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The Media Line: Crisis in the Classroom: Israeli Students Dip in Literacy Levels

Crisis in the Classroom: Israeli Students Dip in Literacy Levels

A 2021 study reveals a significant decline in Israeli fourth graders’ literacy levels, indicating a crisis in the education system and prompting calls for a balanced approach to assessment and an emphasis on literacy in all subjects

By Keren Setton/The Media Line

A recent international study reveals a significant decline in the literacy levels of Israeli fourth graders over the past few years.

The 2021 Progress in International Reading Literacy Study (PIRLS) released on Tuesday shows that both Hebrew and Arabic native speakers are lagging in their language abilities. The decline among Hebrew speakers is more pronounced, while Arabic students started from a lower baseline.

More than 60 countries participated in the study. Israel’s decline is among the most significant measured in the latest survey, with similar figures observed in Norway and Slovenia. Conversely, Singapore and Hong Kong demonstrated the highest literacy rates among young students.

The previous study, conducted in 2016, shows that Israel has regressed to its literacy level in 2001, marking a 20-point dip. This follows a steady improvement after the 2001 decline until the latest survey.

According to a statement from Israeli Education Minister Yoav Kisch, these results indicate a “crisis in the education system.”

In reality, the Israeli education system has already been falling behind on many Organization for Economic Cooperation and Development (OECD) metrics. The study merely underscores issues that were already known but often overlooked.

“This is a warning sign that could foretell a future decline in other areas and indicators,” warned Professor Anat Zohar, a professor of education at the School of Education at the Hebrew University of Jerusalem and a faculty member at the Mandel Leadership Institute. “It’s the tip of the iceberg.”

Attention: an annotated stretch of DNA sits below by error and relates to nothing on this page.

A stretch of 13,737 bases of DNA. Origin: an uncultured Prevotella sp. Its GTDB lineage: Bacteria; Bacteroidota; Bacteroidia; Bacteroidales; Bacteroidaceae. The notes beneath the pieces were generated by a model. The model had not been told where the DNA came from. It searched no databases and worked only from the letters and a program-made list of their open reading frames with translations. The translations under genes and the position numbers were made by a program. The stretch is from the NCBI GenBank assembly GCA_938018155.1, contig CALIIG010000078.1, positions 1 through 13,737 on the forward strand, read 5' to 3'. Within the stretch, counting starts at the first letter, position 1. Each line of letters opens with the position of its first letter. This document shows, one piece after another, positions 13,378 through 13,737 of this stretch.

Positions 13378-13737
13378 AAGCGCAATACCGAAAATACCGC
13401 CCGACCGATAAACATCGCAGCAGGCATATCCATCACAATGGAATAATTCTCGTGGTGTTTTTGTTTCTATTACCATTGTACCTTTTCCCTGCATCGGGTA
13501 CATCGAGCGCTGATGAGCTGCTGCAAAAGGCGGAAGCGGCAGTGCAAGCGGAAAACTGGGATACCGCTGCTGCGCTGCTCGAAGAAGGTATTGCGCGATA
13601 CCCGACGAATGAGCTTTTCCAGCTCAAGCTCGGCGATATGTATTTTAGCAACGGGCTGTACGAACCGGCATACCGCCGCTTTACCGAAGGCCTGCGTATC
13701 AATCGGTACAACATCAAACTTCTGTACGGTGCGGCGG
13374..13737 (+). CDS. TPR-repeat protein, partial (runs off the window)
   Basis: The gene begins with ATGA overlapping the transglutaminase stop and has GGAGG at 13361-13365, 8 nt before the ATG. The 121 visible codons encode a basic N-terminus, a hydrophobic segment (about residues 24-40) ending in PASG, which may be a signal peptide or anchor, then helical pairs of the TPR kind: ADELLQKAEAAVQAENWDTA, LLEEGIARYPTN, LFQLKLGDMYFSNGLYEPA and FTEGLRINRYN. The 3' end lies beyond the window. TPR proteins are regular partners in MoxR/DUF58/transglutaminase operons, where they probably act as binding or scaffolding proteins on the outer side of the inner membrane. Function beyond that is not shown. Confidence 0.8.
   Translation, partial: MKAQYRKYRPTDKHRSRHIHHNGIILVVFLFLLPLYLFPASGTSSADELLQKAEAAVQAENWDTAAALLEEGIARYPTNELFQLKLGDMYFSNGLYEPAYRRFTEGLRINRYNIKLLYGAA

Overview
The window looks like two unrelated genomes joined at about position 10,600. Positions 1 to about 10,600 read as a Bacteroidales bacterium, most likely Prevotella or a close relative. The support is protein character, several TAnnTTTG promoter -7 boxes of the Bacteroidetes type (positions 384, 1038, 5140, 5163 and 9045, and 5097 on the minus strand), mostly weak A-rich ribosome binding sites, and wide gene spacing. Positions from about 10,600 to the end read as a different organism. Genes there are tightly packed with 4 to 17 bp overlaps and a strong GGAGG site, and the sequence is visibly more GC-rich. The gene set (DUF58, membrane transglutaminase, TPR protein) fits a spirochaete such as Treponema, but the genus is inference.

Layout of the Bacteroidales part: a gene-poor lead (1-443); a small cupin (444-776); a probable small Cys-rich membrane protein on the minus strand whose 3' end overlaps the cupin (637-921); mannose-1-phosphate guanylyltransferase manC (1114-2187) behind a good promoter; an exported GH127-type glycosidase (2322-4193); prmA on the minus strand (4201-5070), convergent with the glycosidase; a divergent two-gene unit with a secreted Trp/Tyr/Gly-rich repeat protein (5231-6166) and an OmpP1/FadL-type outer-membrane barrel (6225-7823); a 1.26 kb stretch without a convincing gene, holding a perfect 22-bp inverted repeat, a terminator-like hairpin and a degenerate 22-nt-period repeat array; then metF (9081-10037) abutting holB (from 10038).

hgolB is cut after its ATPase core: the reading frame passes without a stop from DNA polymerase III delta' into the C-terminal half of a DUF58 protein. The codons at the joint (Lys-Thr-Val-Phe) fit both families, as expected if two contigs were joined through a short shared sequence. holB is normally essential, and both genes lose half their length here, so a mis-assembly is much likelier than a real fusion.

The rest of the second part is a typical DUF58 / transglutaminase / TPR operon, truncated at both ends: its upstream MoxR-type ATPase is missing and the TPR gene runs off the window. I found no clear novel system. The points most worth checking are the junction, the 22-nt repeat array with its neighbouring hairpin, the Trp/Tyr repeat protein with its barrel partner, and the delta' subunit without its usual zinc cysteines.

The implications of these findings are extensive and long-lasting.

“Language is like a muscle; to develop it, it needs to be exercised,” stated Dr. Sarit Silverman, a senior researcher at the Taub Center for Social Policy Studies in Israel. “Reading needs practice.”

The reading skills acquired during the early school years have a direct impact on the future. The years when children can more easily acquire skills pass quickly and need to be capitalized on.

“Literacy is a prerequisite for success in all other subjects and is needed for understanding any knowledge,” Zohar said. “Language skills are a basic condition for the ability to develop thinking and understanding of any text, even digital texts online.”

Silverman pointed out that studies have found that children with various learning deficiencies have higher drop-out rates, higher unemployment, and fewer chances of being accepted into university.

This challenge is not unique to Israel.

“Children are spending more time on screens and reading much less,” Zohar noted. However, she believes that teachers of other subjects often absolve themselves of the responsibility to promote literacy and language skills.

“Such efforts, not only during specific language lessons, could be the antidote to the substantial literacy gap that exists,” added Zohar.

As a university instructor, Zohar has observed a decline in her students’ reading and writing skills in recent years, so the results did not surprise her.

The study found an 11% drop in students who previously demonstrated high-level reading skills, while an 8% increase was observed among students with reduced reading skills. The average drop was 20 points on the exam. The study tested 5000 Israeli students, comparing literacy rates globally. It’s crucial to note that Israel is still considered above average in literacy among countries. However, the findings serve as a wake-up call, prompting the country to take action to avoid a downgrade.